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Filmmaker Romola Lucas is Commited to Showcasing Guyanese & Caribbean Movies

 It was out of the need to connect with Guyanese who were interested in seeing films by Guyanese and Caribbean filmmakers that the Timehri Film Festival was born three years ago, according to Romola Lucas, one of its founders. And while the business community and the government

And while the business community and the government have not fully bought in to the festival financially, Lucas is heartened by the response at the community level, in places such as the juvenile centres and the prison.

An attorney by profession, Lucas was fed up of looking at movies “made in Hollywood and tired of seeing movies with stories bearing no relation to my life experience.”

She took matters into her own hands and with the assistance of another first formed the Caribbean Film Academy (CaFA) and later the local film festival that not only showcases Guyanese films but those from other Caribbean countries.

“I’m Guyanese and I love film. I felt very sure there were other Guyanese who love film and wanted to see films by Guyanese and Caribbean filmmakers. I wanted to connect with those people, and watch films with them,” Lucas told Stabroek News in a recent interview.

She had also hoped that there were people in Guyana who wanted to become filmmakers, who would use the festival to explore their interest and be inspired by the work of other artists.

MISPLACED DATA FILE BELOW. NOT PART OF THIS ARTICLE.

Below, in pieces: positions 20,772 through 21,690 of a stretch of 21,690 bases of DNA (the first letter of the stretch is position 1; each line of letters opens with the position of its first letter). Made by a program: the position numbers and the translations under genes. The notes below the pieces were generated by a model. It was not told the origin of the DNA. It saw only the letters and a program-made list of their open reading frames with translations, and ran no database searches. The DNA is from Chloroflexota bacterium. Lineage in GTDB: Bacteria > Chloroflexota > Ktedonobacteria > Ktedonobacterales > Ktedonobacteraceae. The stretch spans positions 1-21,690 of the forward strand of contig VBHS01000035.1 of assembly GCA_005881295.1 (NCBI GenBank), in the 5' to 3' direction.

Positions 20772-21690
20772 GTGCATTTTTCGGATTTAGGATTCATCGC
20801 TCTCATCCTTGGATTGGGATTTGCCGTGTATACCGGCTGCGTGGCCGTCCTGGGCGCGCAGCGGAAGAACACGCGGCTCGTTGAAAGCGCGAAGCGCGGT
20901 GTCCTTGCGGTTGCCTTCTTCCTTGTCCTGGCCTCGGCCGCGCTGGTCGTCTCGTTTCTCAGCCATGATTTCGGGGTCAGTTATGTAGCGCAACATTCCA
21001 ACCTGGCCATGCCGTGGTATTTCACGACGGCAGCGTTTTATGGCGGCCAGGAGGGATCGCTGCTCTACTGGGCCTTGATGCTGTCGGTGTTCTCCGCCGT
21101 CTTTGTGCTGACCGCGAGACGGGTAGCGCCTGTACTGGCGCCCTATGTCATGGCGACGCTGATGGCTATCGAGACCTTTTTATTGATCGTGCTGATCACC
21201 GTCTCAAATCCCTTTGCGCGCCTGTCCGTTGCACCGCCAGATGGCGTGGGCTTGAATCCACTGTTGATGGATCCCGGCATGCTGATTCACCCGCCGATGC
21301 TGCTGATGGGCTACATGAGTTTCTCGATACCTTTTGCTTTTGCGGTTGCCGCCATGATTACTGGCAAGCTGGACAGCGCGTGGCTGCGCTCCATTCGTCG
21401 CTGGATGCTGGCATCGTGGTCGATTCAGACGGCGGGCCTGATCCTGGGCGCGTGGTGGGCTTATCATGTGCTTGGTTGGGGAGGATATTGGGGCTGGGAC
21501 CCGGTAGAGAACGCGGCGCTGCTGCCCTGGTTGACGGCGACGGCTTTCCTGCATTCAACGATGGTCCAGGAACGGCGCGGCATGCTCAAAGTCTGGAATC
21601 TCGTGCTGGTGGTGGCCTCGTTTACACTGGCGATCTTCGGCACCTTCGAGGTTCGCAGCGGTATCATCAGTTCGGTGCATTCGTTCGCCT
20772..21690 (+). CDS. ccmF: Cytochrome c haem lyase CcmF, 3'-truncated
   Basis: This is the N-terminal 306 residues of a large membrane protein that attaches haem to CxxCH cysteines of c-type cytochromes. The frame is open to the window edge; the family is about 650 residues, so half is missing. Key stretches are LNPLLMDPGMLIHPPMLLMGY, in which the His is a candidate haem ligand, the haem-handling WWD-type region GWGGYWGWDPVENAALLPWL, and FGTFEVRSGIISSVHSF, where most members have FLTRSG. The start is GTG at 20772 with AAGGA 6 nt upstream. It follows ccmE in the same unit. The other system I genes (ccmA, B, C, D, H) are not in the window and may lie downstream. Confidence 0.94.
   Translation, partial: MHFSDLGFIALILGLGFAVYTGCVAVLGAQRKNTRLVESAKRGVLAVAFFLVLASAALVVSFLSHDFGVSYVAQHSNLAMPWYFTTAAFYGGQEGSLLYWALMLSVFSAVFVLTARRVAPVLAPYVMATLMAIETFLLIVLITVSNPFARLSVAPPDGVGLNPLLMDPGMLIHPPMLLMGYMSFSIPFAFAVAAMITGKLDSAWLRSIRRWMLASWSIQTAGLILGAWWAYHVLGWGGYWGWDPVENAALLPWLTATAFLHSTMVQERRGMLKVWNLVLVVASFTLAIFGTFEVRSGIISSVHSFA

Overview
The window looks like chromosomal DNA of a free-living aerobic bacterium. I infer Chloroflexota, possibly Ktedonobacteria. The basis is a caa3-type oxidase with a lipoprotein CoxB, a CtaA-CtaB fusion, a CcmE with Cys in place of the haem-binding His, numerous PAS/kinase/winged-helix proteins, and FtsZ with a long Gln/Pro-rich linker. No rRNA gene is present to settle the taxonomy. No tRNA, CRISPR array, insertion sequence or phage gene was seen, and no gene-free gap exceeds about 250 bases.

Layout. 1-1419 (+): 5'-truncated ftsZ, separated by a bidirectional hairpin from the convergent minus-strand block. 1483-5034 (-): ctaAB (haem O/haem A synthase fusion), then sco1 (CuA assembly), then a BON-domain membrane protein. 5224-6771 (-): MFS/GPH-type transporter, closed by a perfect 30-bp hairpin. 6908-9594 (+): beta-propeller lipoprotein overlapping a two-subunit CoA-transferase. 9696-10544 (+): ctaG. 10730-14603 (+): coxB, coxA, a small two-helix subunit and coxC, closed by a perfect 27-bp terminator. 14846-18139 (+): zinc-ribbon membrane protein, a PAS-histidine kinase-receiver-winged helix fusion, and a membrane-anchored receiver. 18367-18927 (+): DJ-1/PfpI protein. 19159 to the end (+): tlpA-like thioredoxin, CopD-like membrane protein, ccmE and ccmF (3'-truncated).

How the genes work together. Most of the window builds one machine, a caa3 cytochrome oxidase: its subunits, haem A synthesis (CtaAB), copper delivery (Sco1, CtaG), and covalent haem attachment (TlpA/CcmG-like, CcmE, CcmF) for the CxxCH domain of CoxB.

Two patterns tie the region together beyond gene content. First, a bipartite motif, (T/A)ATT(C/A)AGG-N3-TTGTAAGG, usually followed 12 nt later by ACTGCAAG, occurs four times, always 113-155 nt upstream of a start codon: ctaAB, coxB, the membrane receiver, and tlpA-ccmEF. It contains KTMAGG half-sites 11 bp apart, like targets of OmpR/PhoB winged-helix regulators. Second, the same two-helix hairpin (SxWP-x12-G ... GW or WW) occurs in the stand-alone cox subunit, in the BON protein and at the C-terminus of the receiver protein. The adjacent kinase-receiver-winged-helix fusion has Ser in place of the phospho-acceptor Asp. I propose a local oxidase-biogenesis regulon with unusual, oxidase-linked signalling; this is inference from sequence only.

Apart from being involved with the festival since its inception, Lucas has been promoting Caribbean film for the past five years in New York and always wanted to bring films to Guyana in a meaningful way.

Lucas is an accomplished attorney as well and according to her website she has a broad range of experience in transactional matters. Her areas of experience are estate planning, probate and administration, and non-profit law corporate law. Her clients include individuals, senior, small businesses, artists – filmmakers, dancers, writers – and members of the LGBTQ community.

As to what is next for the Timehri Film Festival, Lucas said they plan on expanding the screenings to more remote parts of the country, having more schools participate in the screenings, continuing to bring great Caribbean cinema to Guyanese audiences, and offering a full complement of filmmaking classes/workshops.

As to the motivation behind the name of the festival, Lucas said she never liked the fact that the name of the country’s main airport was changed from Timehri to the name of a person, (Dr Cheddi Jagan) even a former president.

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